Soul-Care Articles: Christ-centered, Spirit-led, Biblically-based, Clinically-sound, Truth-oriented

Posts tagged ‘guilt feelings’

Your Family Voyage: Codependency – Characteristics

SOURCE: Adapted from Your Family Voyage by P. Roger Hillerstrom

Codependency is sometimes defined as a tendency to have compulsively unhealthy relationships. Originally the term was used to describe the condition of spouses of alcoholics. These people had developed a living pattern that was not only unhealthy for themselves but actually promoted the alcoholism. They were obsessed with “fixing” their partners; without someone to rescue, they had no direction or purpose in life. Being emotionally dependent on their chemically dependent partners they were “codependent.”

Today we have a much broader understanding of this condition. The term codependent is used to describe an individual who is so preoccupied with others that his or her own life suffers or becomes unmanageable. Codependency is a futile attempt to deal with internals – fear, hurt, anger, insecurity – by trying to control externals – people, events, objects.

Compulsion is an old, familiar term rooted in the verb compel. A compulsion is a behavior we feel compelled to perform, repeated behavior patterns that are extremely resistant to change even though they cause numerous personal difficulties. Symptoms of an internal, emotional struggle, compulsions may take a variety of forms: gambling, criticizing, excessive shopping, nail biting, arguing, excessive hand washing, and lying are some examples.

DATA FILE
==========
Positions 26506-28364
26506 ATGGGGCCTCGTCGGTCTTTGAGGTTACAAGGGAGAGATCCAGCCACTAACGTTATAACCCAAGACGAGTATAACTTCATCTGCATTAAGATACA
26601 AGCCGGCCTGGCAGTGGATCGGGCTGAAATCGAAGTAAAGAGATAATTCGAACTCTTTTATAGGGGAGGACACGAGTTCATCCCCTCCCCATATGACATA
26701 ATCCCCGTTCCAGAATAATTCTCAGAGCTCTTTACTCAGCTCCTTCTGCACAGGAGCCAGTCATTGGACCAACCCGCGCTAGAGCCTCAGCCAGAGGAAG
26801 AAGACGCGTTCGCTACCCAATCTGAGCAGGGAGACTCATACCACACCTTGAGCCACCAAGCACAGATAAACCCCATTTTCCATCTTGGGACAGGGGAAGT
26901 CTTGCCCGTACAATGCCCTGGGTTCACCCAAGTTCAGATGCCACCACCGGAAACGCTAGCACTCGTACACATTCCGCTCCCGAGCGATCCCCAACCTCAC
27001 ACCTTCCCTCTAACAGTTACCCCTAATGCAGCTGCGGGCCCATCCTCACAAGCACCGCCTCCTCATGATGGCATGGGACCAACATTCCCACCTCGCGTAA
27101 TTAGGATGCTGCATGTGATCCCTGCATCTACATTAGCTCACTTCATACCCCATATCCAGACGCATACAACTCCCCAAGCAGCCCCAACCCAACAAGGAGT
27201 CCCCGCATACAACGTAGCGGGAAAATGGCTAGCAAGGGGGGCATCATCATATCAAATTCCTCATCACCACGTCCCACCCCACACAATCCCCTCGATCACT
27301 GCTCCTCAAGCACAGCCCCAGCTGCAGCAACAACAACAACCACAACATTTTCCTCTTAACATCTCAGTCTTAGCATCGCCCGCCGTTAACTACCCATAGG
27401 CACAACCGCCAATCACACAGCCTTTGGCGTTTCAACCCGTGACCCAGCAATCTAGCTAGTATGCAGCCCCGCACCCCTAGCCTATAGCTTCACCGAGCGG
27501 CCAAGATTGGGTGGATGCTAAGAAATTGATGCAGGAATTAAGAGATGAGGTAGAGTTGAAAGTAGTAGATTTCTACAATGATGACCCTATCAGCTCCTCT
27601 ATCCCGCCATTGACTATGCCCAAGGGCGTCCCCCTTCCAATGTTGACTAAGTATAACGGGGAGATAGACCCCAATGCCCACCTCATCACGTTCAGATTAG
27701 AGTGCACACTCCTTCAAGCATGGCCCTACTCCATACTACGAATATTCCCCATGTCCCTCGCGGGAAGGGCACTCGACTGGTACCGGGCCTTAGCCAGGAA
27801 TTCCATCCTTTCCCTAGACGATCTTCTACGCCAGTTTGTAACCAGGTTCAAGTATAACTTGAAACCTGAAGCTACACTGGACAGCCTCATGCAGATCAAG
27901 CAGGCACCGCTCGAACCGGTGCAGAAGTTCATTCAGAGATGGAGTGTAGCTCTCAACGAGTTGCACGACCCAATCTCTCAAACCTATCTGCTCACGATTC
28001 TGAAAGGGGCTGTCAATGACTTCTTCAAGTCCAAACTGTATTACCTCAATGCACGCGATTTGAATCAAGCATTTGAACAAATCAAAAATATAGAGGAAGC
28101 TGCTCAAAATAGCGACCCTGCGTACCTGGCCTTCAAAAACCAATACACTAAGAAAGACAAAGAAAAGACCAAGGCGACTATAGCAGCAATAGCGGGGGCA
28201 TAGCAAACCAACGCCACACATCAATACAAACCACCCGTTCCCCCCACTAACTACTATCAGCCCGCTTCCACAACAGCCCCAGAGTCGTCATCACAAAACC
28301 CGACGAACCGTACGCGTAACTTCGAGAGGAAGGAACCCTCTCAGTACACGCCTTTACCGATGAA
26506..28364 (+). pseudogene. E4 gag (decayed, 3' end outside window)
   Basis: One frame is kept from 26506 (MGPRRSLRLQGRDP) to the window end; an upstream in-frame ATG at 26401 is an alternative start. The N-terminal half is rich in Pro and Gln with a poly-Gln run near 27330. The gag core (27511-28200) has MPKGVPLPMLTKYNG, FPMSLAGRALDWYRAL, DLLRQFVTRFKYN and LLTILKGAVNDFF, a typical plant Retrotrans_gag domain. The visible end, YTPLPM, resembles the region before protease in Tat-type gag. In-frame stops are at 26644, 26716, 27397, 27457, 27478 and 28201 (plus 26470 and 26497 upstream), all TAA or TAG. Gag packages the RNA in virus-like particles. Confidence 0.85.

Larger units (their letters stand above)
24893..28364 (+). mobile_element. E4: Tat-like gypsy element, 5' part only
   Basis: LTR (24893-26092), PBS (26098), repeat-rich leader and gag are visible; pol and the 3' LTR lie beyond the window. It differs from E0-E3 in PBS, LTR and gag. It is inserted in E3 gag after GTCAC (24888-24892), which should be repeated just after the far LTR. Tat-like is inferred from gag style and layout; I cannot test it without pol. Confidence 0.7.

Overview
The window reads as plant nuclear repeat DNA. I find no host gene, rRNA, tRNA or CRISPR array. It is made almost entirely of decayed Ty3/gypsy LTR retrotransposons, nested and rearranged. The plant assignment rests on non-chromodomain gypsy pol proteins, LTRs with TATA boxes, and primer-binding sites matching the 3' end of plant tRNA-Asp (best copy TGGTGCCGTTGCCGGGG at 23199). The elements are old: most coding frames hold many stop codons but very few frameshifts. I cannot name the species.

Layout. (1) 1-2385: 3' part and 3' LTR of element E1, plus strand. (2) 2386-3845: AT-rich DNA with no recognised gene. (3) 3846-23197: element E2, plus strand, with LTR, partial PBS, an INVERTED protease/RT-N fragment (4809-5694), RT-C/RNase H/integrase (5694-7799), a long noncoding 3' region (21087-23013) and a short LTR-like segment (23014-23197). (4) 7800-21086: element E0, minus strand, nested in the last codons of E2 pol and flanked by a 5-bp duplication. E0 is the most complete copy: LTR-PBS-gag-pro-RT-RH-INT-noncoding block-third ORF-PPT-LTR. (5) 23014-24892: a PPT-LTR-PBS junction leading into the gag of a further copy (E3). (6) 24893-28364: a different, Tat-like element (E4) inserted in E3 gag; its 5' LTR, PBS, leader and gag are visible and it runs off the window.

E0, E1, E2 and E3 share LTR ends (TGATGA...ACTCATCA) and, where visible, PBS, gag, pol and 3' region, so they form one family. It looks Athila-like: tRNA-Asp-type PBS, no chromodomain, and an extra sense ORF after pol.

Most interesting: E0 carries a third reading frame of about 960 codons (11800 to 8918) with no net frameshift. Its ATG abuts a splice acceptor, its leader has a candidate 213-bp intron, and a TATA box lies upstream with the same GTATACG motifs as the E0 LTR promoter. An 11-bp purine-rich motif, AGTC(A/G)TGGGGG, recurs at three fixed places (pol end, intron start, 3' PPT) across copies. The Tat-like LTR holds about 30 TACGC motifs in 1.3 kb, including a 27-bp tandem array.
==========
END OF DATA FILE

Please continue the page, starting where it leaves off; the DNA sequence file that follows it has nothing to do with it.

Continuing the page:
Characteristics of Codependency. Having these problems does not mean we’re bad, defective or inferior. Some of us learned these behaviors as children. Other people learned them later in life. We may have learned some of these things from our interpretations of religion. Some women were taught these behaviors were desirable feminine attributes. Most of us started doing these things out of necessity to protect ourselves and meet our needs. We performed, felt, and thought these things to survive – emotionally, mentally, and sometimes physically. We tried to understand and cope with our complex worlds in the best ways. We have done the best we could.

However, these self-protective devices may have outgrown their usefulness. Sometimes the things we do to protect ourselves turn on us and hurt us. They become self-destructive. Many codependents are barely surviving, and most aren’t getting their needs met. These characteristics are typical of codependency: